Monday, January 5, 2009

Bishops Nympton Parish Register - 5 Jan 2009

The Banns are now transcribed up to 1767 which means I have now done the banns for John Pincombe and Mary Charlie (sp). Up until 1766 the Vicar Lemuel Griffiths kept beautiful records mentioning occupation for the groom but the priest changed at the end of 1766 and the records have less information. I would dearly have loved to see how Mary Charlie (sp) would have signed her own name on her marriage registration but the next priest opted for having the "bride" sign with her new husband's surname. Transcribing this register is fairly straightforward now as the handwriting is very similar to the present day in terms of formation of letters. The names of the villages/towns are similar to the present day with some exceptions. Nymett is still being used instead of Nympton.

We continued to watch Cranford and concluded the five issues. A really interesting series about life in England in 1842-43. Sudden death, wonderful happenings occur rapidly and on the same day on occasion. Life was so violent, so calm and so predictable in this time frame. I especially enjoyed it as all but one line of my ancestors were living in various parts of England at this time (many of them were farmers but one in particular ran a restaurant (eating place) at Birmingham). On his daughter's marriage registration he was listed as a gentleman and the series gives me a better idea of what his shop may have been like and the kind of person he may have been although we do not experience a large city in this series but do hear about Manchester which is only 12 miles away from this village.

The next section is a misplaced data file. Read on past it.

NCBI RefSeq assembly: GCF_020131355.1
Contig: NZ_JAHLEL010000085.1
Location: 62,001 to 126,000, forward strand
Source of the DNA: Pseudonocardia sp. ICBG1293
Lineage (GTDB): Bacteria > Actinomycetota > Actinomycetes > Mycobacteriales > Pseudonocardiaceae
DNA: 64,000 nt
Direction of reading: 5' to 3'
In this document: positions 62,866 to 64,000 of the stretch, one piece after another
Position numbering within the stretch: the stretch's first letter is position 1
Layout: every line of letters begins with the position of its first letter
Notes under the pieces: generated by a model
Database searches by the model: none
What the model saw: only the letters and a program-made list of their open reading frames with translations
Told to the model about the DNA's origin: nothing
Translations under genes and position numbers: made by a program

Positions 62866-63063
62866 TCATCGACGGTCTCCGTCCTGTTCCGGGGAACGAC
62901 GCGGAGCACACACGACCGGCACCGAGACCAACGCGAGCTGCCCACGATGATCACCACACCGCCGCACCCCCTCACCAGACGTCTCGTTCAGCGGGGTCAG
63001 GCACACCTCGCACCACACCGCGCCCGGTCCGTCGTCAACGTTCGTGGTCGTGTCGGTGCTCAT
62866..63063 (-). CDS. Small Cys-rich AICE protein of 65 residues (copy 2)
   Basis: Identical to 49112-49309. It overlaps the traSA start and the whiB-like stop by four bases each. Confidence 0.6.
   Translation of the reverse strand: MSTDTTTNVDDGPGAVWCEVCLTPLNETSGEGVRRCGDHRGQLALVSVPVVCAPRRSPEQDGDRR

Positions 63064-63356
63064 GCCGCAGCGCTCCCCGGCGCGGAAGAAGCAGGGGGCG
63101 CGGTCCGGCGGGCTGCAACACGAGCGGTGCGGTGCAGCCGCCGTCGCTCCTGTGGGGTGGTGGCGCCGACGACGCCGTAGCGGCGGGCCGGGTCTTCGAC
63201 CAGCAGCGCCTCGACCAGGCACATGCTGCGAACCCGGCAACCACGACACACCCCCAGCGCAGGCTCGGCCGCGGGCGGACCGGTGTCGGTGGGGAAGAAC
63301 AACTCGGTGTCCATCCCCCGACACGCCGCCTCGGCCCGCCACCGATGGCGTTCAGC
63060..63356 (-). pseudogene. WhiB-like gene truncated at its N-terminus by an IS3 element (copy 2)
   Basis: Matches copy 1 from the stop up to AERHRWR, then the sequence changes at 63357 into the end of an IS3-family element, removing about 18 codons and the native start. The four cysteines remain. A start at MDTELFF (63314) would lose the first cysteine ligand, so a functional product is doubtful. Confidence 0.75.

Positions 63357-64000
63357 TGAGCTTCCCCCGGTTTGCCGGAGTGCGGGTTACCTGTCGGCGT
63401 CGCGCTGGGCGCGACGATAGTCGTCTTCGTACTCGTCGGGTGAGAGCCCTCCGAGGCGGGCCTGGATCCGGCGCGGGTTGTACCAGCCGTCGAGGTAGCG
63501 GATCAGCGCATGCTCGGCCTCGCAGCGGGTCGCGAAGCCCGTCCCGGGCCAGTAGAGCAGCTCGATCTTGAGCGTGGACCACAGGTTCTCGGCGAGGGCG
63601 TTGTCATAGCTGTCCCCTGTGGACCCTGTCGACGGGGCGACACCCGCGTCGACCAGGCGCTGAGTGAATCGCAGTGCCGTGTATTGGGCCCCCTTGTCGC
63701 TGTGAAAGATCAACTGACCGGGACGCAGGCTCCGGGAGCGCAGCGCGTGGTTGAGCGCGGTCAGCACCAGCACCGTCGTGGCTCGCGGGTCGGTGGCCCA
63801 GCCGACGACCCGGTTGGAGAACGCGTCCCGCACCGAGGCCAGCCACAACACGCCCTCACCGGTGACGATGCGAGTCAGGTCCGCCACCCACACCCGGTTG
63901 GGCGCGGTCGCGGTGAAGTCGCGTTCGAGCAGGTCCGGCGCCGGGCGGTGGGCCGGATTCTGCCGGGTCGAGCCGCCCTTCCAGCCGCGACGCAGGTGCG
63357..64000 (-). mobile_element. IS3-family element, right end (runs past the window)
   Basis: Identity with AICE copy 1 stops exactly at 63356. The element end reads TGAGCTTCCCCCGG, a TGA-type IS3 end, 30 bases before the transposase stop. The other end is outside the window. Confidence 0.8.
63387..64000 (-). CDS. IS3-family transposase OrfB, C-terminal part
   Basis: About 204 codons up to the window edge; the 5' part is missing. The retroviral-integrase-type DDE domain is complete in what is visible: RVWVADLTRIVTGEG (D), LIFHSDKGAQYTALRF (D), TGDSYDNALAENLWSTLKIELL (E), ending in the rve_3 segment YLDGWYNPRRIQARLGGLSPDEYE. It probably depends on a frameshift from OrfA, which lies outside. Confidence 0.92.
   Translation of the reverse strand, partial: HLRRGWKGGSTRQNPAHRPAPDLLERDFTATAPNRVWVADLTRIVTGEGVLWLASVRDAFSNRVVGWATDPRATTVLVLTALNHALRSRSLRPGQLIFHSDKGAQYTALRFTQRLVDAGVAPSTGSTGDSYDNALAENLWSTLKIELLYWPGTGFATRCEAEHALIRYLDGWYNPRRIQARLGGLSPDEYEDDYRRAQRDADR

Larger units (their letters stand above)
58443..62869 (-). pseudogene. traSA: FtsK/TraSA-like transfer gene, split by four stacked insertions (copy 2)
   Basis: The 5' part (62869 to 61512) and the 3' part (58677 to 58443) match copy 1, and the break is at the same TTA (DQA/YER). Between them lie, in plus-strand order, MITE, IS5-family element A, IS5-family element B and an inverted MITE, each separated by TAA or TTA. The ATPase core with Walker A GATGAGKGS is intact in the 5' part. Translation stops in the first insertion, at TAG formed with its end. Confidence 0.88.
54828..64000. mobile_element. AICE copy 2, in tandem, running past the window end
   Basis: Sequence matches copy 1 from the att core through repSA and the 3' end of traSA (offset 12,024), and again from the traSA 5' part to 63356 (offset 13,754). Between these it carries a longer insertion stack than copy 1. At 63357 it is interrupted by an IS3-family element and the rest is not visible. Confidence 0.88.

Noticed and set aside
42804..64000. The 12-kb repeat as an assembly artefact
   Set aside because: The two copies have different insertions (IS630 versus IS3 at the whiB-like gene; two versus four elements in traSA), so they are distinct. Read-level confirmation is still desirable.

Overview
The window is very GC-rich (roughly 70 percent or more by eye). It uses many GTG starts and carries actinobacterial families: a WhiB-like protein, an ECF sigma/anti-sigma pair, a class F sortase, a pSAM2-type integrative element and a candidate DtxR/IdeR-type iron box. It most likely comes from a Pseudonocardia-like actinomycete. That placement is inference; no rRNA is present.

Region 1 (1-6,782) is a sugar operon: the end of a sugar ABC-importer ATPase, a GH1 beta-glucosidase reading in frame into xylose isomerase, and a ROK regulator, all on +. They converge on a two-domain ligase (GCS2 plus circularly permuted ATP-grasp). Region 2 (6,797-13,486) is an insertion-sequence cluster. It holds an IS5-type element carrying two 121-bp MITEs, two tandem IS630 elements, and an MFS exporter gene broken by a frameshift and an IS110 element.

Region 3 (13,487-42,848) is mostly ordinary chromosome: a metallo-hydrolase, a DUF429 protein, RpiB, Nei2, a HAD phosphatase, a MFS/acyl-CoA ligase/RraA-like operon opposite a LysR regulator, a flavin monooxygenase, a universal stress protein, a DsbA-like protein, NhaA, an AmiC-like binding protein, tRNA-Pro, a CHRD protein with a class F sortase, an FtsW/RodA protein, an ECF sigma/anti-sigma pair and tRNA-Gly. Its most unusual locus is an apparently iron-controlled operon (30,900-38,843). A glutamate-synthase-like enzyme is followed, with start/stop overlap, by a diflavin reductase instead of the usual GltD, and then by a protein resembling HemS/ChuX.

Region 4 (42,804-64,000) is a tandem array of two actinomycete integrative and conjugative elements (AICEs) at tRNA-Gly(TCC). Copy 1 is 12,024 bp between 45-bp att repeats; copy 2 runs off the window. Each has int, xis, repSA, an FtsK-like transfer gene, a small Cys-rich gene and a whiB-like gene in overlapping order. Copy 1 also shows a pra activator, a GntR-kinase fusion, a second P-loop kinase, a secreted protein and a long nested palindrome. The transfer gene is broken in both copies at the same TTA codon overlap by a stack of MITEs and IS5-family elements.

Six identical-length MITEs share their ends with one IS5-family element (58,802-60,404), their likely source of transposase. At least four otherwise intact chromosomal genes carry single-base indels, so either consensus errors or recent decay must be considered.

A walk around the large block near us (2.5 kilometres) was a pleasant way to spend another 45 minutes in the afternoon. We have lots of snow still even after the thaw. The thaw simply compacts it down, forms an ice layer which takes quite a while in the spring to thaw but waters the ground well into the summer here.

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